ISIS Report 03/03/06
Green Algae for Carbon Capture & Biodiesel
A sustainable option overlooked? Prolific green
algae that capture carbon dioxide to make biodiesel.
The article, along with others, will form part of ISIS’ 2006 Energy
Report (see advertisement below) to be submitted to UK government’s energy review.
A fully referenced version of this article is posted on ISIS
members’ website. Details here.
Carbon Capture and Storage mega-project beset with
The UK government has invested in a £25
million Carbon Capture and Storage (CCS) demonstration project led by British
oil company BP as a way of reducing greenhouse gas emissions. This involves
capturing carbon dioxide from the exhausts of power stations and hydrogen or
oil and gas production facilities in a relatively pure form and storing it
geologically underground, in porous layers of rock, depleted or near-depleted
oil and gas fields, deep saline aquifers (porous rock layers containing salty
water deep underground), or in coal seams that cannot be mined.
energy sector is responsible for 35 percent of carbon emissions, so CCS seems
an effective way of tackling the problem head on. UK’s sector of the North Sea
has large storage potential, estimated at ~20 000 to 260 000 Mtonne CO2.
But it is illegal to dump large quantities of CO2 under the North
Sea at the moment. Nevertheless, the Norwegian company Statoil has been
co-produced with natural gas into a deep aquifer overlying its offshore Sleipner
field since 1996, and nothing seems to have leaked from the 6 mt CO2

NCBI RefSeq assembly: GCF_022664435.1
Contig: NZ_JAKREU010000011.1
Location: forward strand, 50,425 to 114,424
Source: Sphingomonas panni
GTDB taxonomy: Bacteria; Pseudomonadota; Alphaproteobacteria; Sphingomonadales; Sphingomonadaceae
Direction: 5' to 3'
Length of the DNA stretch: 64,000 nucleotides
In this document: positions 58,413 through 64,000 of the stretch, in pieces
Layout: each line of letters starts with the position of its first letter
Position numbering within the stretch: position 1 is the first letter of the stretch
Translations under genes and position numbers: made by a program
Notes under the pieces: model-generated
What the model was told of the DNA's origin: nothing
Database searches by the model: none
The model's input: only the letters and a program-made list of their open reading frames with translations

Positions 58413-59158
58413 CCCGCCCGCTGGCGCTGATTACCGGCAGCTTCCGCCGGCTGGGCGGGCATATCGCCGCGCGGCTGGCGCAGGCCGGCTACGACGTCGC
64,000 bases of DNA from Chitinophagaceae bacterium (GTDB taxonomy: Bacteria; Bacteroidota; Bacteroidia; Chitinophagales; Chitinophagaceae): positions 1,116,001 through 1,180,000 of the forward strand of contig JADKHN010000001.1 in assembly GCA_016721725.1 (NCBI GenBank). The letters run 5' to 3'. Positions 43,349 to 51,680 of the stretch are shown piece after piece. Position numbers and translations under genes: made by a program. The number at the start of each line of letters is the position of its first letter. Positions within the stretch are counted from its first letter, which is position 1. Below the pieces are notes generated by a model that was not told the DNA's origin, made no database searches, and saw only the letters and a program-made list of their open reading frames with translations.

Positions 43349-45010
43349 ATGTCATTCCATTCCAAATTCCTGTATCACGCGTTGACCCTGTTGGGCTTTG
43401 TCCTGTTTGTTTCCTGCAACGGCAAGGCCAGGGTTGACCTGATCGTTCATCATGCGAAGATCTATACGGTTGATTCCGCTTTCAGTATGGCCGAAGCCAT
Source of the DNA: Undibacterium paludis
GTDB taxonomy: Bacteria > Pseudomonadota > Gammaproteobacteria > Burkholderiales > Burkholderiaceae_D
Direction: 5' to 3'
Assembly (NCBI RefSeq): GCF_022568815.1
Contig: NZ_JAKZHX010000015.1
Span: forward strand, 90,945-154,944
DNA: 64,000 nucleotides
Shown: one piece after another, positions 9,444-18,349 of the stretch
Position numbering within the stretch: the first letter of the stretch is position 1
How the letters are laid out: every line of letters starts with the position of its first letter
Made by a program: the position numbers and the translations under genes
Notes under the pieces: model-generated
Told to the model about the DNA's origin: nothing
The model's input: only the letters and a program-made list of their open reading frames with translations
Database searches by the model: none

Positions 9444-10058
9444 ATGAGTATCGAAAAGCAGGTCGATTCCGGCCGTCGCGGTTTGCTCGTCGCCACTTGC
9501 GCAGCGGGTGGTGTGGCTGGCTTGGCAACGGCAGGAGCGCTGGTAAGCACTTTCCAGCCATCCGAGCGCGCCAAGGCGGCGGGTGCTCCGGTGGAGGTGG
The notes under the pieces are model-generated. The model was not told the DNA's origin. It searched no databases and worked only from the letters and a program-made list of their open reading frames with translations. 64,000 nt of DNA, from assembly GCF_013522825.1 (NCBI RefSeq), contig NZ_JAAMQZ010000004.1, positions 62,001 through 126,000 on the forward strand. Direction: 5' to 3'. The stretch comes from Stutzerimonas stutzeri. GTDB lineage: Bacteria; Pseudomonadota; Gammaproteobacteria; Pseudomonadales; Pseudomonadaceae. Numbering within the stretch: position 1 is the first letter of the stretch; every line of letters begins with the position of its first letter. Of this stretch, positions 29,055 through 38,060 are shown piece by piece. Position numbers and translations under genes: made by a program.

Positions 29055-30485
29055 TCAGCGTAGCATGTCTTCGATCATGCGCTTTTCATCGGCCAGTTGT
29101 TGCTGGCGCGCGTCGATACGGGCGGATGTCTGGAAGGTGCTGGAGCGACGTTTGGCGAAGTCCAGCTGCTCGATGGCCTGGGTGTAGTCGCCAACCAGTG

stored so far. Geologists are continuing to monitor the situation.
already adopted in the North Sea Enhanced Oil Recovery (EOR) programme is to
pump CO2 underground to dissolve in the oil,
making it more mobile and easy to extract. The North Sea Oilfields have an
estimated storage capacity of ~700 Mtonne CO2. UK’s oil
operations are nearing the end of their operation, and EOR could postpone decommissioning
and recover more oil.
However, there are
problems in capturing carbon dioxide economically and without compromising the
efficiency of the power plants. The carbon dioxide captured also has to be
transported to the storage sites, and that could involve thousands of
kilometres of pipelines.
are major concerns over the integrity of the geological storage, the
possibility of leakage during storage and transport, and the potential impacts
on the marine ecosystem when CO2 is injected into
the deep ocean.
Global warming is accelerating and energy prices are soaring. We have to find the right survival strategies, and we have to find them now. Time and energy resources are both running out; squander them on the wrong technologies and the consequences will be catastrophic, invest in the right options and we can mitigate climate change and thrive in a post fossil fuel world.
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According to the US Department of Energy, CO2 capture is the limiting
factor economically, and is generally estimated to represent 75 percent of the
total cost of CCS.
What no one seems to be aware of is that the humble green algae could offer
a cost-effective and environmentally benign way to capture carbon dioxide on-site
that does not need transport or storage, and at the same time, provides renewable
biodiesel fuel much more effectively and sustainably than energy crops (“Biofuels
for oil addict”, this volume).
Green algae to the rescue
Isaac Berzin, a rocket